Using XML for Dynamic Application Configuration
Kyle Buttress, Griffith University

A requirement of a recent Mobility Project at Griffith University was for an iPhone application to have dynamic configuration, where on startup the application would attempt to download a configuration file specific to the user and location. It was decided to use XML based files on an internal server that could be synced by the device for this purpose.You will be shown how to import and export XML files and feeds from external websites, and use this information to change and update aspects of your application. Changes to the XML from the user can be synced to the original source for later reference. Comparisons of XMLParser, and third party XML parsers will be discussed along with using JSON for the same purpose.

Hello iPhone: Ground Zero for Developing Applications on iPhone and iPod Touch
Nic Circosta & Brock Woolf, Murdoch University

The first hour of this double session is an introduction to the iPhone developer tools, Objective-C programming language constructs and iPhone frameworks that are essential for developing an iPhone application. You will learn the basics of using the Xcode Compiler/IDE and Interface Builder which is essential for designing your application’s user interface. In this session you will discover the importance of the delegate pattern, memory management and the MVC paradigm. Cocoa fundamentals which include commonly used classes for creating your graphical interface and data structures for storing data and application state will also be covered in this session. The second hour introduces View Controllers for creating multi-view applications. You will also learn how to use the Cocoa touch framework for touch user input gestures, such as touching, dragging and cancelling touch input.

iPhone Pushing Forward: Advanced Tools to Build a Solid iPhone Application
Nic Circosta & Brock Woolf, Murdoch University

The first hour of this double session looks into the more advanced features of iPhone OS including Graphics & Media. Attendees will also be introduced to a variety of archiving methods available on iPhone OS as well as new and exciting features of OS 3.0. Targeted at advanced users, a variety of performance tools will be demonstrated to show you how to get the most out of your application. The second part will introduce the Application store submission process – essentially a work flow including how to remotely test & debug as well as how to preparing the final binary and submit to Apple.

Massively Parallel Computing with OpenCL
Josh Deprez, University of Tasmania

OpenGL shaders are nice, but for the job of running serious code, it is a silly hack to use them. It isn’t keen to introduce dependencies on some proprietary framework for doing massively-parallel computation either. OpenCL is a new open standard for running code on more things than just your CPU, with an implementation provided by Apple in Snow Leopard. See a demonstration and learn about coding with OpenCL kernels, the common pitfalls with using your GPU for computing, and catch some platform-specific tips for optimising your kernels.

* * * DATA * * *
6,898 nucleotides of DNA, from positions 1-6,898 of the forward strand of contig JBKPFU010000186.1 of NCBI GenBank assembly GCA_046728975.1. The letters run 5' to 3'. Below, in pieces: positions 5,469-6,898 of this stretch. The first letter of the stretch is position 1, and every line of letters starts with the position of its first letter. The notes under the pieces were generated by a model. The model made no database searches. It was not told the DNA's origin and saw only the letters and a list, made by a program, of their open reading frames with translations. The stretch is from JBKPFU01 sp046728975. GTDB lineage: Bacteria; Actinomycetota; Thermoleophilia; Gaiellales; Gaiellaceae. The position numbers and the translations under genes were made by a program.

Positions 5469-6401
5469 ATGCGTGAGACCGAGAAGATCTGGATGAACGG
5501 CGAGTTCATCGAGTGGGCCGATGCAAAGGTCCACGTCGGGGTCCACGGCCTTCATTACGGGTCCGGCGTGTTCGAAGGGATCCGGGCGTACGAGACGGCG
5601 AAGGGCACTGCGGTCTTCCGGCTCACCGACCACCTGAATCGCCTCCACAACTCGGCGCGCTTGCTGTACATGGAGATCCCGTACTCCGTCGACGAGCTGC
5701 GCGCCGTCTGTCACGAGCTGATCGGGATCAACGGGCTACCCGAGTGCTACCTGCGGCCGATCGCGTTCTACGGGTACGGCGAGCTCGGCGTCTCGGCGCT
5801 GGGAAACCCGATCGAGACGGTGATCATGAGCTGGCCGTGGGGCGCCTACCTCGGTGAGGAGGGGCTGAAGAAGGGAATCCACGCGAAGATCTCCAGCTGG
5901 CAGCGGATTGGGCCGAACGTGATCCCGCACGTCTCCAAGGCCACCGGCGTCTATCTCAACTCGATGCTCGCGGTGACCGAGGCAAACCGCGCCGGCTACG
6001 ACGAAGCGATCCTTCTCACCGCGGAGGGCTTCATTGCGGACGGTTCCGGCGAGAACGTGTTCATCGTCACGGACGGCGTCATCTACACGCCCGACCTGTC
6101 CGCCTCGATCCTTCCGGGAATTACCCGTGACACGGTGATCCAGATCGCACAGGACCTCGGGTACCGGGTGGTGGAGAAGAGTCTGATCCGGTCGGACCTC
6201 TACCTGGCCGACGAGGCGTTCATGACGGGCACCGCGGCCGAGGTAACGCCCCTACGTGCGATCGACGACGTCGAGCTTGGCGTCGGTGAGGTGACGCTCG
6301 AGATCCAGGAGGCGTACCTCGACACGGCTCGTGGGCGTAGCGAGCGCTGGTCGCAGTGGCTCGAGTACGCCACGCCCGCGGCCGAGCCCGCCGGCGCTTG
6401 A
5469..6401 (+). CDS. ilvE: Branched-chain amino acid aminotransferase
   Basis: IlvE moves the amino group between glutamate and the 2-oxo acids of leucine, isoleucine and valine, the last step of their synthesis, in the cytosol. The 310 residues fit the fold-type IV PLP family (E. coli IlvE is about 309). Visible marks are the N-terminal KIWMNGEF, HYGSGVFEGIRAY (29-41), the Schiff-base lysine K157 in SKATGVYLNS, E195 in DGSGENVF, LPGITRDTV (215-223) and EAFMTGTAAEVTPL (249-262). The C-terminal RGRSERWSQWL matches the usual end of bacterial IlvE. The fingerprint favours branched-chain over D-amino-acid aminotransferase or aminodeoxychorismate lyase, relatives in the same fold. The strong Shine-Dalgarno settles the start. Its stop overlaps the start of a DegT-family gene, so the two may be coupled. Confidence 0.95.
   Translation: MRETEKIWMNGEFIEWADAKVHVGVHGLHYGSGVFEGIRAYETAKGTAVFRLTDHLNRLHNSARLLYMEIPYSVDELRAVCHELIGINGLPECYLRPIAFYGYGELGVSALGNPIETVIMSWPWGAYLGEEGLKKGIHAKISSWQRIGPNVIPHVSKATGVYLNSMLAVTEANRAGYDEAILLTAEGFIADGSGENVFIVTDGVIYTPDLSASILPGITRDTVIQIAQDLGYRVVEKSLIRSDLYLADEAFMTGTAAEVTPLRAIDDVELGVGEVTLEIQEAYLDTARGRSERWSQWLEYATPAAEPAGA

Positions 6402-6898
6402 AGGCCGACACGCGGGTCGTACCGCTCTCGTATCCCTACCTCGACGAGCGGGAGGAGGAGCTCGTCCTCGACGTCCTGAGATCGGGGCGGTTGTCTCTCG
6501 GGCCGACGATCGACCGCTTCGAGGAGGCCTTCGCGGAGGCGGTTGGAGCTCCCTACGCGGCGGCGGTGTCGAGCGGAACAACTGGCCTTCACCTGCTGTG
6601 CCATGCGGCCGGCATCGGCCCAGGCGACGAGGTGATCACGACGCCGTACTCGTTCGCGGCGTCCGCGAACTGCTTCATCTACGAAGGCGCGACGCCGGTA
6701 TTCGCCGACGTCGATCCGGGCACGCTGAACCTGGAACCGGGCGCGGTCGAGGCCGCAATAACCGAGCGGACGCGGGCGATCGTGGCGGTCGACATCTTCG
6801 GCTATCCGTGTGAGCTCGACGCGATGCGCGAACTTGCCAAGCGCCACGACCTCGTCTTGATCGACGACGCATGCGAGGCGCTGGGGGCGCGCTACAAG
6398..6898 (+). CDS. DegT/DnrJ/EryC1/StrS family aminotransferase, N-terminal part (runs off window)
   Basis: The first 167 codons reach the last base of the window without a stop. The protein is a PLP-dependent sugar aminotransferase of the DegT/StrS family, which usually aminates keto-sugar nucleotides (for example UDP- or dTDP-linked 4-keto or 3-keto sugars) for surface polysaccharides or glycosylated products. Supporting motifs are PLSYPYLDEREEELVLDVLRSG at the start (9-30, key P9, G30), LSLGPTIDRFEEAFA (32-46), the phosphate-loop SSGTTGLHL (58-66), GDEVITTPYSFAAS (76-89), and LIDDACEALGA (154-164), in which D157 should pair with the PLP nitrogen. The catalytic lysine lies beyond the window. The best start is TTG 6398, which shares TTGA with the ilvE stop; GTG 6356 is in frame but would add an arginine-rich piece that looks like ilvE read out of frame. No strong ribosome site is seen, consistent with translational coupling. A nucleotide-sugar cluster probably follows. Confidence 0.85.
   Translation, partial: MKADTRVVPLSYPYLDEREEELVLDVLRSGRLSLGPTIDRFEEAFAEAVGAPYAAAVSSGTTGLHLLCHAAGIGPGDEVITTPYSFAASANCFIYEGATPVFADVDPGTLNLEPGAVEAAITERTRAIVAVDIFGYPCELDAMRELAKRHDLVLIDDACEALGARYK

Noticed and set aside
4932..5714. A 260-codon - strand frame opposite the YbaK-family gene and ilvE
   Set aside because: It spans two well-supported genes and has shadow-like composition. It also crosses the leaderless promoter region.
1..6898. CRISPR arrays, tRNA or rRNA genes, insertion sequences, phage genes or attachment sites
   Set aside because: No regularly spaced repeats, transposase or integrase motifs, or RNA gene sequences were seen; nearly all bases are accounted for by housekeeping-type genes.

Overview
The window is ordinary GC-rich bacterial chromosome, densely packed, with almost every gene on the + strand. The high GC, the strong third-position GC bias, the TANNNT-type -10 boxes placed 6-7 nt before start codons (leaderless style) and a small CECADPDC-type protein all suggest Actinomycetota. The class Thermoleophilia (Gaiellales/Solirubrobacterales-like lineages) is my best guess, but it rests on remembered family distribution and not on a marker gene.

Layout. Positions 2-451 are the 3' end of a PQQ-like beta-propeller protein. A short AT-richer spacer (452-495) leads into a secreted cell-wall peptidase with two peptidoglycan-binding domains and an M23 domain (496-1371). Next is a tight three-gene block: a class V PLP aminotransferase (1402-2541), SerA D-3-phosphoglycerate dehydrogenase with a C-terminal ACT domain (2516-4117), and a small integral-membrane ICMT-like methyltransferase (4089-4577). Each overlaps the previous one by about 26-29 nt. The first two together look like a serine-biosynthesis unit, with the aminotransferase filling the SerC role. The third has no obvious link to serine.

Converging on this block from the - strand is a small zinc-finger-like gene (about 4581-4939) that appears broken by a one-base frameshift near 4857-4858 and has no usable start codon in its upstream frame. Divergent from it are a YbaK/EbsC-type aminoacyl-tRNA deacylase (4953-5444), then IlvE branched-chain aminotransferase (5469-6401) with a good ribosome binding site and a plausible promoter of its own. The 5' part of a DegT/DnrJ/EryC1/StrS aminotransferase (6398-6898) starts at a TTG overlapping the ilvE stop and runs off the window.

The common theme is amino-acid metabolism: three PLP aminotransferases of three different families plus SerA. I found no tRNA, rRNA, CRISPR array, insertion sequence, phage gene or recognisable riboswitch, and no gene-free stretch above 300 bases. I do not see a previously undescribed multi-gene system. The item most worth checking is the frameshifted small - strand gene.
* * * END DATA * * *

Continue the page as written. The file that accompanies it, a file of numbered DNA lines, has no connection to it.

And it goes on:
Shiny Automagic Updates and More with Sparkle
Josh Deprez, University of Tasmania

We all wish our apps would have a shiny magic update mechanism as slick as Apple’s own Software Update. Now you can, with minimal fuss! This session is about the open-source Sparkle framework and how to add it to an existing application. In addition, there will be tips for setting up and maintaining app cast feeds, customisation and tweaking using settings and code, securing updates with signing, and collecting anonymous system statistics from your users.

Next Generation HTML and CSS on Safari
Ian MacColl, Queensland University of Techology

Safari provides a leading edge web experience by supporting much of the next major revision to HTML alongside proposed extensions to CSS and HTTP.This session gives an overview of support in Safari for HTML5, CSS effects and HTTP Live Streaming. Learn about the rich- media capabilities of HTML5, such as, drawing, media playback and offline storage. See how to produce effects such as transitions, transforms and animations using just CSS. Discover how to use a standard HTTP server to provide live or on-demand video. Find out how to use these technologies in Safari and also stay compatible with other browsers.

Rapid Web Development for Safari
Ian MacColl, Queensland University of Techology

Dashcode and Safari provide a powerful set of tools for developing web applications.This session gives an overview of the tools and technologies available for building web applications for Safari. Learn how to tweak your web application for mobile users and how to add advanced iPhone features. Discover the tools available in Safari for working with HTML, CSS and Javascript for editing, debugging and performance.

Developing Interface Builder Plug-insrecording available icon